Police Commissioner Ray Kelly said in a statement that the suspect "has made statements to NYPD detectives implicating himself in the disappearance and death of Etan Patz 33 years ago."

But law enforcement officials cautioned it was too early for police to know if the account could be corroborated. Police are working on verifying it and the investigation is continuing, they said.

Hernandez so far has not provided details that would lead them to Patz's body, sources said.

An intensive search for Patz was renewed several weeks ago when police dug up the basement of a handyman's workshop near Patz's SoHo home. A new layer of concrete had been laid over the foundation of the basement shortly after Patz disappeared.

That search yielded no new evidence of value, police said.

Several sources have indicated some skepticism exists about the man's story, but police are being thorough in their investigation of any possible leads.

One other man has remained a longtime possible suspect: Jose Ramos, a drifter and onetime boyfriend of Patz's babysitter. In the early 1980s, he was arrested on theft charges, and had photos of other young, blond boys in his backpack. But there was no hard evidence linking Ramos to the crime. He is in prison in Pennsylvania on a separate case.

Investigators collect hair, paper in search for Patz
Patz's disappearance touched off a massive search that has ebbed and flowed over the years. It also ushered in an era of anxiety about leaving children unsupervised.
His parents, Stan and Julie Patz, were reluctant to move or even change their phone number in case their son tried to reach out. They still live in the same apartment, down the street from the building that was examined in April. They have endured decades of false leads, and a lack of hard evidence.

The family did not immediately return a message requesting comment.

Stan Patz had his son declared legally dead in 2001 so he could sue Ramos, who has never been criminally charged with the boy's death and denies harming the boy. A civil judge in 2004 found Ramos to be responsible for the child's death.

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Normal Re: Pedro Hernandez On Trial For 2nd Degree Murder & 1st Degree Kidnapping Of Etan Patz~ Former Murder Suspect Jose Ramos Released From Prison After Serving 27 yrs~

Post by Wrapitup on Thu May 24, 2012 5:34 pm

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Normal Pedro Hernandez, 51, of Maple Shade, N.J., was charged with the slaying of Etan Patz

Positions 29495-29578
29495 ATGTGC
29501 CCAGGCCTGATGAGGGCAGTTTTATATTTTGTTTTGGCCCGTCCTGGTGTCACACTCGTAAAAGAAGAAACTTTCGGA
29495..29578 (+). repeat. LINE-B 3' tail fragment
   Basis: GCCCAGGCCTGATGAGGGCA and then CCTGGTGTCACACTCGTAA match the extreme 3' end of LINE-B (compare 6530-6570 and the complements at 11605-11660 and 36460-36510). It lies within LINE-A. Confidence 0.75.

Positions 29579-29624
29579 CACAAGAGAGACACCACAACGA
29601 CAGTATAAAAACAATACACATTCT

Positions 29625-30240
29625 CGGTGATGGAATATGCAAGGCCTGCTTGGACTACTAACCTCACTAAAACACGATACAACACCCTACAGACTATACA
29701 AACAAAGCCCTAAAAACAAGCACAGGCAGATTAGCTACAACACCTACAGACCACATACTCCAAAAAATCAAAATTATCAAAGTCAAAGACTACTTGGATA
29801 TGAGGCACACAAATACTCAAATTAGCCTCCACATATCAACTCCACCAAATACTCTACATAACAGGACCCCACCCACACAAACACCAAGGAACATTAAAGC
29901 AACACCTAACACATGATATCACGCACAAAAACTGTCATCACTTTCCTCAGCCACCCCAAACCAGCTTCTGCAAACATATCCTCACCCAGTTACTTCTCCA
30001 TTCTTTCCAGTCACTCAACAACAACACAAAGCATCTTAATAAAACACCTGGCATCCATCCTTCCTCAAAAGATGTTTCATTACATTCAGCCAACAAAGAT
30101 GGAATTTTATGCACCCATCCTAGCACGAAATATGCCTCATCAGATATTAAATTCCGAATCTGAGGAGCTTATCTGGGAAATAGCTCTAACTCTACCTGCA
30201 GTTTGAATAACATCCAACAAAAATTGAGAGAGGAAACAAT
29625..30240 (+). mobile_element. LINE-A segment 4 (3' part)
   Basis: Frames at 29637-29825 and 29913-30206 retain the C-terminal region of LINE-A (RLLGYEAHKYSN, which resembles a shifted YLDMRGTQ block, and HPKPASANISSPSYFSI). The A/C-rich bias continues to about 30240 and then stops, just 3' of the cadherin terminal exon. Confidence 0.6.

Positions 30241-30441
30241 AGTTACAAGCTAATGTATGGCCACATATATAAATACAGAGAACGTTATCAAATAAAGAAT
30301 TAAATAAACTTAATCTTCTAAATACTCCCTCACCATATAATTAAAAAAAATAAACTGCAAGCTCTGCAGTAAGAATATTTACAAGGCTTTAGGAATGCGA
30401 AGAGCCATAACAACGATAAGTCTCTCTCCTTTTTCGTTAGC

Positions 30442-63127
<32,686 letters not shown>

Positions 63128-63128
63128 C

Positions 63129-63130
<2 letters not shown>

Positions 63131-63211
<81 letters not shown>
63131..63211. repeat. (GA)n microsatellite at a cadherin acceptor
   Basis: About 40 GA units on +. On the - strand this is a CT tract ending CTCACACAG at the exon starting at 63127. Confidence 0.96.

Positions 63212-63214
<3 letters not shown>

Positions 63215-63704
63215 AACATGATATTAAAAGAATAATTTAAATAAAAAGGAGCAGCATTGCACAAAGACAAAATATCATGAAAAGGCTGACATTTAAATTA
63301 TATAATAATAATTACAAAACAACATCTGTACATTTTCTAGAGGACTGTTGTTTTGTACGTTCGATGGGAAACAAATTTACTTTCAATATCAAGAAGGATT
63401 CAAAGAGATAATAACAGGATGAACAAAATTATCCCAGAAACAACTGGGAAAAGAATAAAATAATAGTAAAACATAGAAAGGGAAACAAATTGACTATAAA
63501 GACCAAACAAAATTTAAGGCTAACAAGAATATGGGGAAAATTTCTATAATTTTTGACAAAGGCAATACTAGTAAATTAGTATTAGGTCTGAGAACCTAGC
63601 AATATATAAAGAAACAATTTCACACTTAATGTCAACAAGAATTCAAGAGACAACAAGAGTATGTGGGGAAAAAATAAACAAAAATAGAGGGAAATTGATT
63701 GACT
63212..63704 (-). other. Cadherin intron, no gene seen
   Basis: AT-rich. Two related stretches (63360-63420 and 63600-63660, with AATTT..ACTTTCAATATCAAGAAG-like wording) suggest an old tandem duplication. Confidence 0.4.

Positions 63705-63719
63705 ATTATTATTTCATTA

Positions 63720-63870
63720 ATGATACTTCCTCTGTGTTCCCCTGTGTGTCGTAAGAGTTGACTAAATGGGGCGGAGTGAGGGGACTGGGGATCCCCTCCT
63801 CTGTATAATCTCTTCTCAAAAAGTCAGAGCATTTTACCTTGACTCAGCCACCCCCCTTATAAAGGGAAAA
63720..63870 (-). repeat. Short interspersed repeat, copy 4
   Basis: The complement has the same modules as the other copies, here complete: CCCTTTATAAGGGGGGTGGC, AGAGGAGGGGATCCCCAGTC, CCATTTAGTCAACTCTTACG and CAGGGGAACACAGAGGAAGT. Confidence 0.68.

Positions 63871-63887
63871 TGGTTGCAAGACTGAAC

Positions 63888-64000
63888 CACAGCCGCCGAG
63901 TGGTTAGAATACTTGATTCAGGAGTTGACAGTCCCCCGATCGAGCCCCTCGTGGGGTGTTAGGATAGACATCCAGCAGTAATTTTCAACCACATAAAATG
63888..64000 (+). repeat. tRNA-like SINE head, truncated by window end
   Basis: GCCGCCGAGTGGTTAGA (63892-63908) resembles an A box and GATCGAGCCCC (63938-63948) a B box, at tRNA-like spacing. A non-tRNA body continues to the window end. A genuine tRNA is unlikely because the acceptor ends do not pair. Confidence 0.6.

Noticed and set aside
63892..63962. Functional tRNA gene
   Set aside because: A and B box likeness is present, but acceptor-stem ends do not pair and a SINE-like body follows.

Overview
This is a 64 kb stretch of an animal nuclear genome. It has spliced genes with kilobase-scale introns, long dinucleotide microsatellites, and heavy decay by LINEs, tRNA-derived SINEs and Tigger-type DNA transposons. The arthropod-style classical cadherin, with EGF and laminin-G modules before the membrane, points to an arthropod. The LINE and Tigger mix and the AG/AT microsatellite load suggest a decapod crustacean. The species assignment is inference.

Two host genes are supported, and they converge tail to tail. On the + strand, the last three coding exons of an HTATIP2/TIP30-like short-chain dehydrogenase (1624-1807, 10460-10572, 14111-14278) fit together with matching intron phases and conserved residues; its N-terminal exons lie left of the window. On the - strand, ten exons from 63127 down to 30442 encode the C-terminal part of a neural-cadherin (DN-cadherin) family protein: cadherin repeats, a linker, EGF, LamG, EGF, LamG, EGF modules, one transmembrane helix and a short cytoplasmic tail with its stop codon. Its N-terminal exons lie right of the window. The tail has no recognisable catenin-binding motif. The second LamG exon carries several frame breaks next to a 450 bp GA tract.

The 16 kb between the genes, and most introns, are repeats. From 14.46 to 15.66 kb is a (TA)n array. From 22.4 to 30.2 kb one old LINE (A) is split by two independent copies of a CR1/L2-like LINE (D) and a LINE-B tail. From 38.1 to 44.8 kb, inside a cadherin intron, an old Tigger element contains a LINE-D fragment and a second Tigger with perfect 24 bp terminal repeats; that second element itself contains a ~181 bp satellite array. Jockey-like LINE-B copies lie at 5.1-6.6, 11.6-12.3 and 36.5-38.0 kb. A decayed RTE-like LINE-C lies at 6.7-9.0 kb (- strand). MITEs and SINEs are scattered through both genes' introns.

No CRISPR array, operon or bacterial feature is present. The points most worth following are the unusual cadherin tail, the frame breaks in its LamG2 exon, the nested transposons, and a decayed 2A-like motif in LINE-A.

Post by Nama on Thu May 24, 2012 7:21 pm


A New Jersey man who confessed to choking a 6-year-old New York City boy to death in 1979 was arrested on a murder charge on Thursday, police said, the first arrest in a case that helped give rise to the nation's missing-children movement.

Pedro Hernandez, 51, of Maple Shade, N.J., was charged with the slaying of Etan Patz, who vanished on his way to school in his lower Manhattan neighborhood, police Commissioner Raymond Kelly said.

Hernandez, who had worked at a convenience store near Etan's home, confessed after hours of police questioning, Kelly said. Kelly said Hernandez told police he lured the boy to the convenience store with the promise of a soda, then took him into the basement and choked him.

"He was remorseful, and I think the detectives thought that it was a feeling of relief on his part," Kelly said. "We believe that this is the individual responsible for the crime."

Detectives are typically barraged with hoaxes, false leads and possible sightings around the anniversary of Etan's disappearance, which became National Missing Children's Day by presidential proclamation in 1983.

CBS News senior correspondent John Miller earlier reported the individual, identified as Hernandez, then 18-years old, once worked in a SoHo shop just blocks from Patz's home in lower Manhattan. Detectives say he confessed to killing Patz. Sources say that Hernandez admitted to luring the boy into the store, strangling him, and placing the body in a box. He said he put the box out with the trash and when he came back later, it was gone.
"He basically said he did it," a law enforcement source told CBS News. Investigators say while Hernandez's story may be difficult to corroborate, they believe he is credible.

While a source who has been briefed on the investigation could not provide details, the source indicated that it is unlikely a body will be recovered. "The way he [Hernandez] described how the body was disposed of, it does not sound like we would be able to recover remains at this point."

Hernandez was questioned by New York City detectives for hours in Camden, N.J., Wednesday before agreeing to come to New York City with investigators, where he has been questioned further at the office of Manhattan District Attorney Cyrus Vance.

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Normal Re: Pedro Hernandez On Trial For 2nd Degree Murder & 1st Degree Kidnapping Of Etan Patz~ Former Murder Suspect Jose Ramos Released From Prison After Serving 27 yrs~

Post by lisette on Thu May 24, 2012 7:55 pm

Doesn't sound like they will be able to recover any remains...So sad.
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Normal Re: Pedro Hernandez On Trial For 2nd Degree Murder & 1st Degree Kidnapping Of Etan Patz~ Former Murder Suspect Jose Ramos Released From Prison After Serving 27 yrs~

Post by samgoodwin on Thu May 24, 2012 8:20 pm

So many conflicting reports out there. (links below) Etan was lured with candy, or a soda. Pedro choked him or stabbed him. He put the body in a bag, a box, or a bag inside a box. Two days later the box was gone.